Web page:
Whilst the book begins with Mina’s death we get to see the hole her absence has left in the lives of those closest to her, particularly her brother Trev and Sophie. She also plays a really prominent role in the flashback chapters – she was Sophie’s closest, dearest friend and played a significant part in her life. Through the strength of her presence I felt like I really got to know her, whilst not as well as I got to know Sophie still significantly more than I had expected to.
Relationships play a significant role in all aspects of this book, both romantic and platonic ones. There is an LGBT plot thread that is well executed, I don’t want to say to much about it as its brilliance is at least partly in how it plays out throughout the book. It’s not something I’ve seen played out often in YA fiction and it’s done in a really well thought out manner. There are a couple of sexual encounters – these are handled deftly, they don’t quite fade to black but are written in a careful and sensitive manner.
I love it when a book like Far From You comes along and reminds me just how brilliant realistic fiction can be. This is the kind of book that leaves you both wanting more and not wanting to go near another book for a while, instead just letting everything you’ve read sink in. I can’t recommend this book strongly enough....more
I love penguins, so I was drawn to this book with its beautiful cover. The story is about a young penguin who doesn’t understand why her parents are oI love penguins, so I was drawn to this book with its beautiful cover. The story is about a young penguin who doesn’t understand why her parents are obsessed with the new Egg they have – they’re so focused on keeping it warm and safe, they don’t have time to play with her or to even think about anything that isn’t the Egg. Slowly but surely she becomes more involved with the Egg, her instincts take over but she still thinks the Egg is unnecessary. The ending is as expected, but it’s very lovely and heart warming.
I liked the illustrations in this book, though I was interested by the fact that Pip is a dark inky blue colour rather than the black like all of the other penguins in the book. I wonder if this is to keep the focus on her, and also to help distinguish her from the other penguins – the style is very natural rather than cartoony so the penguins look like actual penguins.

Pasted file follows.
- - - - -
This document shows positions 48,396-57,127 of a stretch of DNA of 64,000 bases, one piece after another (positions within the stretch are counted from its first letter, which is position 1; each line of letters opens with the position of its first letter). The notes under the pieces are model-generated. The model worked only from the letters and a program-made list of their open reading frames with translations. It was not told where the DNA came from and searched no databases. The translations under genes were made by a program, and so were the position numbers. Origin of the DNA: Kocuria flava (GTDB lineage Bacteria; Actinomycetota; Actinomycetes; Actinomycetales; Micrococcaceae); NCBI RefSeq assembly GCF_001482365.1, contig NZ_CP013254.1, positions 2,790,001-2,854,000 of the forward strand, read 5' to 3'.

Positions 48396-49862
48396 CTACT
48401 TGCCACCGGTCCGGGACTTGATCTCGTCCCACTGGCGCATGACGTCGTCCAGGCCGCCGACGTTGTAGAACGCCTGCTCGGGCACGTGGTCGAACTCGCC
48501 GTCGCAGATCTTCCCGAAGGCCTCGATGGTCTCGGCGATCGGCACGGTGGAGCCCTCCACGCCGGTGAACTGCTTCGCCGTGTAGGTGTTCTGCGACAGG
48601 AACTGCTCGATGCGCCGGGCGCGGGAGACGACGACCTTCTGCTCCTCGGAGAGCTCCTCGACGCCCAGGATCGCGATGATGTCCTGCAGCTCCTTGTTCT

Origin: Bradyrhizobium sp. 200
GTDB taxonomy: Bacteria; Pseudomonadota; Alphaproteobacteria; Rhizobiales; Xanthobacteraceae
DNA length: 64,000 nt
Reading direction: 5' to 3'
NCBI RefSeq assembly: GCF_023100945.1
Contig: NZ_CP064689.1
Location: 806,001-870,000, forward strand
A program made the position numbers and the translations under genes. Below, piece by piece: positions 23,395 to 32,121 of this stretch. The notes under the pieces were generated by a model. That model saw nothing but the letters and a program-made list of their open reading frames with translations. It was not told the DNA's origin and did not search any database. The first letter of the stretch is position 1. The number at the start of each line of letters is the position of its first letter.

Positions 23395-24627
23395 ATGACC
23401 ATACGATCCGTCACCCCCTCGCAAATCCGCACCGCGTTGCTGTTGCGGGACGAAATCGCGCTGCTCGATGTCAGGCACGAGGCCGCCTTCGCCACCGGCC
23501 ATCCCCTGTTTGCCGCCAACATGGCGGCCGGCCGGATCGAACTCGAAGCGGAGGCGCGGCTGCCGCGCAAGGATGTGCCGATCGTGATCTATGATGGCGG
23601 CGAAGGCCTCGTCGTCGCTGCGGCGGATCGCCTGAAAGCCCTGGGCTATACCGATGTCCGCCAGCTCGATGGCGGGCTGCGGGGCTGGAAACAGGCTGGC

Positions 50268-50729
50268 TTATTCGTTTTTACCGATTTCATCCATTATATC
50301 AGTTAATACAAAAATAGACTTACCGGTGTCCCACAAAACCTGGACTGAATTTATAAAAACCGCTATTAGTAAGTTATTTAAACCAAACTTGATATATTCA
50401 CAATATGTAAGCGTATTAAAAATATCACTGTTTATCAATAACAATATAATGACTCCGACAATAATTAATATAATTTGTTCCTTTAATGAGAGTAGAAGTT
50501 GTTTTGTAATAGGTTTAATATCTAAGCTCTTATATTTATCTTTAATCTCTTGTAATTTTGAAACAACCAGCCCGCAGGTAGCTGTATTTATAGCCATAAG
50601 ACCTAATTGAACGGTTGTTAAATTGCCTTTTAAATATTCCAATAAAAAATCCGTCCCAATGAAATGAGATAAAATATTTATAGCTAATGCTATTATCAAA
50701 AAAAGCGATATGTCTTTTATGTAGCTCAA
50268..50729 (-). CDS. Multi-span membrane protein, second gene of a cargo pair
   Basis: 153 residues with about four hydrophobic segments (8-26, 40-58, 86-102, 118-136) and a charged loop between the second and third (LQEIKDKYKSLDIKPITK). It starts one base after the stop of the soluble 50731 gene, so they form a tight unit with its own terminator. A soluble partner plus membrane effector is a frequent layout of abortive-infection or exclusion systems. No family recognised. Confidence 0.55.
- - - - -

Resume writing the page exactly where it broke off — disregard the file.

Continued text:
This book will of course make a really good book to share with a child that has a sibling on the way though its length probably means it would be best suited to slightly older children, maybe 4+ as there’s a lot of story to sit through. This is the third book that features Little Pip, I’d certainly like to read the other two....more
I read and loved Rule, the first book in Jay Crownover’s Marked Men series and ordered Jet the second in the series as soon as I finished reading. I mI read and loved Rule, the first book in Jay Crownover’s Marked Men series and ordered Jet the second in the series as soon as I finished reading. I made myself read another book in between, but was quickly back to the world of tattooed, pierced boys and strong ladies. Whilst there won’t be any specific spoilers for Rule in this review there are some similarities I will be drawing to the review so if you didn’t read it and are interested now might be a good time to read it.
Jet again follows a dual narrative structure, with the heavy metal bandleader Jet and Ayden, Shaw’s best friend and roommate, taking their turn in the limelight. The book begins partway through Rule – we get to see one specific scene from the book from Jet and Ayden’s perspective, this acts as a prologue and scene setter before the timeline jumps forward a year. I liked this a lot, whilst it was nice to get that look back at part of Rule the jump forward meant that the whole cast of characters continued to develop. The only slight niggle I had as a result of this was that initially Jet felt a little like he was info dumping, this passed very quickly and his voice then shone through clearly.
One of the things I loved about Rule was the tight knit nature of the group of characters, this holds absolutely true for Jet too. The group dynamic is brilliant, and I enjoyed seeing how the group had evolved over the year that had passed. Having the book from Jet’s perspective in particular was interesting, he doesn’t work at the tattoo shop like the majority of the male characters so his relationship with them is slightly different. Cora again stands out as a character I love, she plays a slightly more prominent role in this book – this made me very happy.
The relationship between Jet and Ayden is beset by difficulties. Both are characters who keep quite a lot of themselves hidden, this only results in miscommunication and frustration on both sides. Even when things are going well it is easy for the reader to see how fragile their relationship is – I found I was, like the characters, waiting for the other shoe to drop. At times whilst I was reading it felt like my heart was aching for both of them. I have to say too that whilst the more adult moments between them were well written and hot, it was the quieter moments that I loved the most.
Jet in particular spoke a lot to me as a character. He’s a hugely talented musician and as such everyone has an opinion on what he should be doing and achieving. They’re less keen on listening to what he wants and accepting that he might know himself better than they do. I think these sorts of assumptions are all too easy to make, if Rule focused on knowing who you truly are then Jet turns on the focus onto knowing what you want to be. These are both such huge themes that root the books firmly in the New Adult styling and both ask and attempt to answer the meaningful questions many people are still trying to answer much further into their grown up lives.
This book is another really excellent read, I loved it just as much as I did Rule though for different reasons. If this series is an indication of how the New Adult publishing world is evolving I may have to reconsider it completely....more